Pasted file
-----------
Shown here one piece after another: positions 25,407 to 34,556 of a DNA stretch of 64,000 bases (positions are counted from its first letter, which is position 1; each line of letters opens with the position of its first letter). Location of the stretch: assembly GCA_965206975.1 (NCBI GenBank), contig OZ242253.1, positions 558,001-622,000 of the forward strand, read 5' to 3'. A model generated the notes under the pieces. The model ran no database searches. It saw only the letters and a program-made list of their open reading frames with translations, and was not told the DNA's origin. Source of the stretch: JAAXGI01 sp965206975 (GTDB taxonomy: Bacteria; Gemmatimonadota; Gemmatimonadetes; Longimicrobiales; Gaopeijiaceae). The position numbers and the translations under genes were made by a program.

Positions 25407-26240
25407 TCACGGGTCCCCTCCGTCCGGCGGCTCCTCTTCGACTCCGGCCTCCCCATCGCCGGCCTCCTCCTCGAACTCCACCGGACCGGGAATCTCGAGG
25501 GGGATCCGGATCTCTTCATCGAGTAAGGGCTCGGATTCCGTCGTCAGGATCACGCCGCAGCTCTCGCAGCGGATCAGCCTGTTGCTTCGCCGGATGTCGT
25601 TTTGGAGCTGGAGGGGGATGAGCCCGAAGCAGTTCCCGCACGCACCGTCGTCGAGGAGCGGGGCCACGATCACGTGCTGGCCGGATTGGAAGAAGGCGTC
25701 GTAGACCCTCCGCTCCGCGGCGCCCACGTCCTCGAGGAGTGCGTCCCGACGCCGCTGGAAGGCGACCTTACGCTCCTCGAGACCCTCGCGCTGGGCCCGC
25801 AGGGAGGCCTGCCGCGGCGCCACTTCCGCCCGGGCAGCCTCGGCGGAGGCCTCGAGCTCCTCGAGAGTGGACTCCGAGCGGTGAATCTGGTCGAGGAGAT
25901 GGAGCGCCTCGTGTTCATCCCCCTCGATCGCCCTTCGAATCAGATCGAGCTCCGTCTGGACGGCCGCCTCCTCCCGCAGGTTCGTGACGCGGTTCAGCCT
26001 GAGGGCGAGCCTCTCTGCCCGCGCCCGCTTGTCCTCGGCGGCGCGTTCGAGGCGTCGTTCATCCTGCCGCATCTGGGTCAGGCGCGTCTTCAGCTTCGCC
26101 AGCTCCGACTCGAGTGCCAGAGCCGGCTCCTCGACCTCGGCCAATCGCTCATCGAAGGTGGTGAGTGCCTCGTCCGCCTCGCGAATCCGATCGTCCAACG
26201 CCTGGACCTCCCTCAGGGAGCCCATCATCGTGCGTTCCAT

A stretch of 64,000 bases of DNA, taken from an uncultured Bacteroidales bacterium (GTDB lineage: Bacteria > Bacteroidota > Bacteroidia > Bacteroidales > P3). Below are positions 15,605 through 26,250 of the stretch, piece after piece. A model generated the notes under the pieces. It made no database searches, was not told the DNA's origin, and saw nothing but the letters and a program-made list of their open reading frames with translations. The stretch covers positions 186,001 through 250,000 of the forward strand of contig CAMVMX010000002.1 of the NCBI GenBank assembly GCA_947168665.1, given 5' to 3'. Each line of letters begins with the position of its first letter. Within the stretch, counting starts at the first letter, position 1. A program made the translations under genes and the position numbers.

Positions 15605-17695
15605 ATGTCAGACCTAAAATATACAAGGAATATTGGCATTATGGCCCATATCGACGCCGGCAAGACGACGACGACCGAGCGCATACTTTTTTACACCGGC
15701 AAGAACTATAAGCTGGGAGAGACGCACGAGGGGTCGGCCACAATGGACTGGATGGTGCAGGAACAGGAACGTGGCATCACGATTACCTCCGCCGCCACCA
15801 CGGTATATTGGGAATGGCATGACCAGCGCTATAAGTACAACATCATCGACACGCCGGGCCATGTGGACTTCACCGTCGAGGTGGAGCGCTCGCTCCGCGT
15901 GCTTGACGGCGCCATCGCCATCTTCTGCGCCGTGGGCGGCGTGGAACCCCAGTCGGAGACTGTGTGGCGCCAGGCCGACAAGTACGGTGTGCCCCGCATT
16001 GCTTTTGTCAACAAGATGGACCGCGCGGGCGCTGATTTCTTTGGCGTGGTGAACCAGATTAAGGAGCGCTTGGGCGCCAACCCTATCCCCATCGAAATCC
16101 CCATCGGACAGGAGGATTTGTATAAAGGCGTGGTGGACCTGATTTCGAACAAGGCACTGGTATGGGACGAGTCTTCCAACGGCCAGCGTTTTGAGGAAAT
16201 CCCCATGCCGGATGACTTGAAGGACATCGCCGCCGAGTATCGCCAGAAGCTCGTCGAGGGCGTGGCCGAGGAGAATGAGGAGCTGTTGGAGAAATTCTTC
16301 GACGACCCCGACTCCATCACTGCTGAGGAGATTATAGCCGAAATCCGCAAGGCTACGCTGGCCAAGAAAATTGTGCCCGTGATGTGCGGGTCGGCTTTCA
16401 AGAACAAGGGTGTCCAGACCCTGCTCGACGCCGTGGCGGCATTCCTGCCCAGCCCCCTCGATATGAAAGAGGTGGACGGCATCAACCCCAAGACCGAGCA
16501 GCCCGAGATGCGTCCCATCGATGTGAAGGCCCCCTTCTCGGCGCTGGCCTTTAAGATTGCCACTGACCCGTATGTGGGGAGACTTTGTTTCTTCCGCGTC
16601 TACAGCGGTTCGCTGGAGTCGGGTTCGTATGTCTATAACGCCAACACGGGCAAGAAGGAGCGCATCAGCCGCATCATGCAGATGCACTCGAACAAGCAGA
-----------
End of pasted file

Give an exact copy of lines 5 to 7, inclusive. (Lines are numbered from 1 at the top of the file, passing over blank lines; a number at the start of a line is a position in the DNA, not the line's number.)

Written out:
25601 TTTGGAGCTGGAGGGGGATGAGCCCGAAGCAGTTCCCGCACGCACCGTCGTCGAGGAGCGGGGCCACGATCACGTGCTGGCCGGATTGGAAGAAGGCGTC
25701 GTAGACCCTCCGCTCCGCGGCGCCCACGTCCTCGAGGAGTGCGTCCCGACGCCGCTGGAAGGCGACCTTACGCTCCTCGAGACCCTCGCGCTGGGCCCGC
25801 AGGGAGGCCTGCCGCGGCGCCACTTCCGCCCGGGCAGCCTCGGCGGAGGCCTCGAGCTCCTCGAGAGTGGACTCCGAGCGGTGAATCTGGTCGAGGAGAT